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10:21am on Thursday, 7th December, 2006:



It said on the report of one of the prospective students I interviewed recently that they had a "learning difficulty".


The term "learning difficulty" is one of those euphamistic phrases that (in the UK at least) is mainly used to put a positive spin on a profound mental disability or a negative spin on a minor mental problem. People who don't have the wit to feed themselves may be described as having a learning difficulty, but so might people who have an aversion to numbers that's been diagnosed as mild dyscalculia. As an analogy, it's as if the term "singing difficulty" were used to refer to some people with a little performance anxiety and others lacking a voice box: the former can sing, they just have something getting in the way of their doing it; the latter are never ever going to be able to sing as they lack the necessary equipment.

For university applications that reference "learning difficulty" there are not going to be any of the mental-age-below-10 cases, and therefore when a student claims to have one it's usually something specific such as dyslexia or dyspraxia. As it happens, Essex University is pretty good at accommodating people with these problems, so I wanted to reassure the prospective student that their needs would be met. This meant enquiring as to the nature of the "learning difficulty" mentioned.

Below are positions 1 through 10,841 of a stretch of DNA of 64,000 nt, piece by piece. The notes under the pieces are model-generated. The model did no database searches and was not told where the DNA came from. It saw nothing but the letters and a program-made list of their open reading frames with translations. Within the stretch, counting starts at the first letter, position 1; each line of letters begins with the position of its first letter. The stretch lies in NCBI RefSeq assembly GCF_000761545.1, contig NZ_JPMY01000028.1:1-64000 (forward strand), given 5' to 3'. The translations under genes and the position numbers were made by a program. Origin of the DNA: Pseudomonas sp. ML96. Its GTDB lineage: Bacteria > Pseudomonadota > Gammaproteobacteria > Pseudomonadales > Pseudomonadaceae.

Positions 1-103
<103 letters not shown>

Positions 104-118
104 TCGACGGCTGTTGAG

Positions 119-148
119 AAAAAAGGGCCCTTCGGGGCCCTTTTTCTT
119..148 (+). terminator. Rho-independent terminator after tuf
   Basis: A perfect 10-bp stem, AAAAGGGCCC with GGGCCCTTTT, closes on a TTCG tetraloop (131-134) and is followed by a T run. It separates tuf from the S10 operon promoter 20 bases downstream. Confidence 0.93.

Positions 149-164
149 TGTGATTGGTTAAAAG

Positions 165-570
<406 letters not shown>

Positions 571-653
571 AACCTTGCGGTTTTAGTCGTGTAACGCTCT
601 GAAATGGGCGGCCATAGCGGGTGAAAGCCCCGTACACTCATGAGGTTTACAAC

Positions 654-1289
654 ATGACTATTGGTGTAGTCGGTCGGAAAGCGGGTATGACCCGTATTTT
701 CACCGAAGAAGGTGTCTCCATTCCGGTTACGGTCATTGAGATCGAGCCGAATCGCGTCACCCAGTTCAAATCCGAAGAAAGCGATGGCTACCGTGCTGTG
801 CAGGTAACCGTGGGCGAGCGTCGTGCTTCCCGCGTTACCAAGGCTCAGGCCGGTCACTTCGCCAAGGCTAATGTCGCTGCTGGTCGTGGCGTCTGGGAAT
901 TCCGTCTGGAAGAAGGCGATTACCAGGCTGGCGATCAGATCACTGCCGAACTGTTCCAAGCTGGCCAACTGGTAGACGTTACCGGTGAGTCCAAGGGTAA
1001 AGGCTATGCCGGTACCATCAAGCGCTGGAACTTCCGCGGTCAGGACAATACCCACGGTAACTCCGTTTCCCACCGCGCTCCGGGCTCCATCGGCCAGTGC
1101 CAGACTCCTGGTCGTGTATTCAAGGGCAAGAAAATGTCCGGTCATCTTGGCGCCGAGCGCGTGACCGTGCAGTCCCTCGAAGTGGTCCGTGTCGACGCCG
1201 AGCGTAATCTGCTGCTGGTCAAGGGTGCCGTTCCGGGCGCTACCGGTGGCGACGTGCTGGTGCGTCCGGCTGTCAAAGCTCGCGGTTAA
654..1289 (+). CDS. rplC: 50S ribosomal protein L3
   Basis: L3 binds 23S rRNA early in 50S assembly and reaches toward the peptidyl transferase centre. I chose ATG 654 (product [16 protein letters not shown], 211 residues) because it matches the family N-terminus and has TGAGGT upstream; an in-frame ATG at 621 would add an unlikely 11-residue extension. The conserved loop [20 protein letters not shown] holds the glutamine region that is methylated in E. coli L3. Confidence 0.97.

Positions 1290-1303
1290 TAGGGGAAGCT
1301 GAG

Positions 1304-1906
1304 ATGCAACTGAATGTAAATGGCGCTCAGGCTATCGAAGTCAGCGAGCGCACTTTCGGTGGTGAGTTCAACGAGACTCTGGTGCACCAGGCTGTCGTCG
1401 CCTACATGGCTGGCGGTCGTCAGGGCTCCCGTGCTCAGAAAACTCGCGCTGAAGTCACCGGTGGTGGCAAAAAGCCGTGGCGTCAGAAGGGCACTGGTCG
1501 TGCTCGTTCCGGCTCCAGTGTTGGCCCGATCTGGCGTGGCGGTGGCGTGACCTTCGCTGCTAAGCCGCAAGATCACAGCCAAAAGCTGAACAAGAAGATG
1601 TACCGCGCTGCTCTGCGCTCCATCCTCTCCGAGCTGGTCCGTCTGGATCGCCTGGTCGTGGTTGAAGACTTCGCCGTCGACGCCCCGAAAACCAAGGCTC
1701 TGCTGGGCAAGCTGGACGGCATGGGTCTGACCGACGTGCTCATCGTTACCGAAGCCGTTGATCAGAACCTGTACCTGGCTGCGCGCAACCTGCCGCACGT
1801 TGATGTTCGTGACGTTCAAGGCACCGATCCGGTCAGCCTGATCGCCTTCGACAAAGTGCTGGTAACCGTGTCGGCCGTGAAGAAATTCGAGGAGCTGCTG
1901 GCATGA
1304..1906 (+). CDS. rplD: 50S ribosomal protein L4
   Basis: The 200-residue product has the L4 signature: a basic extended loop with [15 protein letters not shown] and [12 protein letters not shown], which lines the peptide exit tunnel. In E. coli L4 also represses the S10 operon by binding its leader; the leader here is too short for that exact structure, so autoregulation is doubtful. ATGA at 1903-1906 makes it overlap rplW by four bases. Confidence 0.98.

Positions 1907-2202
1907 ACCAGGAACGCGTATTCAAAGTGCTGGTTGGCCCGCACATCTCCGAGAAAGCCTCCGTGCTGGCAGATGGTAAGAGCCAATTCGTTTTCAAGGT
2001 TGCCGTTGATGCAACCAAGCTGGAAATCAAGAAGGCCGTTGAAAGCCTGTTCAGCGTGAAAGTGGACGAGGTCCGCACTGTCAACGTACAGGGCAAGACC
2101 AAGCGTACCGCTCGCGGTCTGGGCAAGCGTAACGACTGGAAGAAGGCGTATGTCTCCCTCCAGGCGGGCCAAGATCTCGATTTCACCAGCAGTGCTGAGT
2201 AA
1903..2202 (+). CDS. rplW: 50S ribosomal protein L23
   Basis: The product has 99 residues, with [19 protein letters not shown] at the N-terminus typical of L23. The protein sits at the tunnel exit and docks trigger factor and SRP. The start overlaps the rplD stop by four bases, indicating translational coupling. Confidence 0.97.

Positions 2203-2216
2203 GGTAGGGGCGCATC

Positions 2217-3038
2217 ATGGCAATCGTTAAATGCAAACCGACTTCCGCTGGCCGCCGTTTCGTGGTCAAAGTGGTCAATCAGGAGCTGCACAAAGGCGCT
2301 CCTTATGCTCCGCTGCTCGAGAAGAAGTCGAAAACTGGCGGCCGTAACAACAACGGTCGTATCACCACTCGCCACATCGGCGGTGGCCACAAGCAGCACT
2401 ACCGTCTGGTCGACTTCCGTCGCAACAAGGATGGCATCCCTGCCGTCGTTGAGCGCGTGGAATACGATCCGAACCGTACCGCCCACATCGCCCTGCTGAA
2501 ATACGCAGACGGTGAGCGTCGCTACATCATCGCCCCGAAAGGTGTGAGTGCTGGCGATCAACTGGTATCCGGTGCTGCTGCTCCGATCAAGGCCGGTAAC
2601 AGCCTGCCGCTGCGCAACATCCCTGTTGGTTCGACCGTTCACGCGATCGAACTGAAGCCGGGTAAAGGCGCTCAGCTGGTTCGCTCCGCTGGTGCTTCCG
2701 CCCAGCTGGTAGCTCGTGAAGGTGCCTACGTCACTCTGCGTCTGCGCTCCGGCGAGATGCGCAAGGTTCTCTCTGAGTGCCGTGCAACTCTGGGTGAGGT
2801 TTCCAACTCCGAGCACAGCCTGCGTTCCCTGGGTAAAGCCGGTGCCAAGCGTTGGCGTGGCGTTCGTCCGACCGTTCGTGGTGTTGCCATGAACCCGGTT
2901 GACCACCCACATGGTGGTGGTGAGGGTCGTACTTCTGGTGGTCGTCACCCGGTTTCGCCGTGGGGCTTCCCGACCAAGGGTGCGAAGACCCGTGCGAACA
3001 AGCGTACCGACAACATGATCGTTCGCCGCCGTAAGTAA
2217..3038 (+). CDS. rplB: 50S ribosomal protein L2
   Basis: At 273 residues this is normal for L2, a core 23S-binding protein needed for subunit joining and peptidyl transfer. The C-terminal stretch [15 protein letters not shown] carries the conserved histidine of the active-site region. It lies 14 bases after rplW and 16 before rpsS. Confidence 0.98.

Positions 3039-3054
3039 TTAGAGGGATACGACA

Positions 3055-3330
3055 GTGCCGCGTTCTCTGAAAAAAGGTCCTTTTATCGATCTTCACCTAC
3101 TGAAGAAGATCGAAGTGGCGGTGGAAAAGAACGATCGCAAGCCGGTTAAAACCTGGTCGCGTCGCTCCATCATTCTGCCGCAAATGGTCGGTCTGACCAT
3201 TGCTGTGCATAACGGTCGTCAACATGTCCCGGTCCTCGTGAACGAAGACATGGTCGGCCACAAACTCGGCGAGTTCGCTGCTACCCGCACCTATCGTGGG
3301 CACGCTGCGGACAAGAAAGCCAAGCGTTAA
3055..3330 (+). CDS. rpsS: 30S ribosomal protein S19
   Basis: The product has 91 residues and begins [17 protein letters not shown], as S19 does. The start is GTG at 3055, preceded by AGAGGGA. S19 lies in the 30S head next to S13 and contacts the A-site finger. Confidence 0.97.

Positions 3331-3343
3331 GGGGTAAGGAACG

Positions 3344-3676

The student thought a moment, then said, "well, it means I have difficulty learning".

Apparently, it takes a while for certain kinds of conceptual facts to get into the student's head, but once they're there they stick. It really is a difficulty with learning, not a difficulty performing some of the everyday actions that if you can't do them then it gets in the way of learning. In the "singing difficulty" analogy, it would be akin to being tone deaf: you really do have difficulty actually singing, due to some kind of manufacturing glitch in the body.

The usual trouble with euphamisms is that they gradually dilute until they have to change. In this case, though, the euphamism is obscuring a perfectly reasonable term with its own inappropriate meanings. Thus, if your learning difficulty is simply that you have difficulty learning, you're stuffed both ways.

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Copyright © 2006 Richard Bartle (richard@mud.co.uk).